Algorithmic bias (and awareness of it) has become an increasingly ubiquitous issue in facial recognition software/ the ML training process underlying it. We're here to think about that and design a tool that could help combat the problem.
What it does
Our project allows a user to upload an image, then queries AWS's rekognition APIs using that image, and returns whether it "is a hotdog" or "is not a hotdog," along with some basic environmental and illicit content stats. This is a proof of concept; see "What's next" for more.
How we built it
Built using React on the front-end and Node.js on the backend. AWS Rekognition used for image classification logic.
Challenges we ran into
Not sleeping is hard! But seriously, we had some trouble getting AWS CLI set up (yikes), scraping the info we actually want from the JSON objects Rekognition returns, streamlining asynchronous calls s.t. user has seamless experience of uploading image/ returned information.
Accomplishments that we're proud of
This is a solid basis for moving forwards into a robust and meaningful product! It also does a little bit more than Silicon Valley's version, so we think that's worth something...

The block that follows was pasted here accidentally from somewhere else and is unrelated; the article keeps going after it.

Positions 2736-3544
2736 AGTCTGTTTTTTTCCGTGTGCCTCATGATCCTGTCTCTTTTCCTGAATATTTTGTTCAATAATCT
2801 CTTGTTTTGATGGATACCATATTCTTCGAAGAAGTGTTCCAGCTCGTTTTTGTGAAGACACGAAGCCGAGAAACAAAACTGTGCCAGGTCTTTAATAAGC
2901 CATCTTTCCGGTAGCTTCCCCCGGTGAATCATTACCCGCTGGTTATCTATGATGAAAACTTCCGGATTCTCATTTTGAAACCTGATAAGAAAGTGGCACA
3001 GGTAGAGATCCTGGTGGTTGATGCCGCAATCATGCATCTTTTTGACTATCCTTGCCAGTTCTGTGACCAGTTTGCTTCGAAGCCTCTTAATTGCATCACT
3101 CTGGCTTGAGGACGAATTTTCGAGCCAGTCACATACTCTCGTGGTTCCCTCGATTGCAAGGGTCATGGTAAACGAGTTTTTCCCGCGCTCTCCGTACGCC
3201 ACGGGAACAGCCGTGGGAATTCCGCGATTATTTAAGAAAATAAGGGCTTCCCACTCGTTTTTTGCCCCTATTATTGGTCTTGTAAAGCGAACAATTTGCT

What we learned
More about algorithmic bias and the injustice that's baked into our ML/ photo recognition SW through readings and thinking deeply about the issues. We'd been avoiding Node.js (Django is better) so learning that was cool. We also learned how to be a team and deliver an MVP under a time crunch!
What's next for hotornotdog
The end goal is to build a robust image classifier that flags inappropriate content. We could also choose to foray into the realm of cross-comparing image classification tools (think: IBM, Face++, Microsoft, Clarifai) and their results, alongside providing intuitive data analysis that could expose underlying trends of bias in the same tools.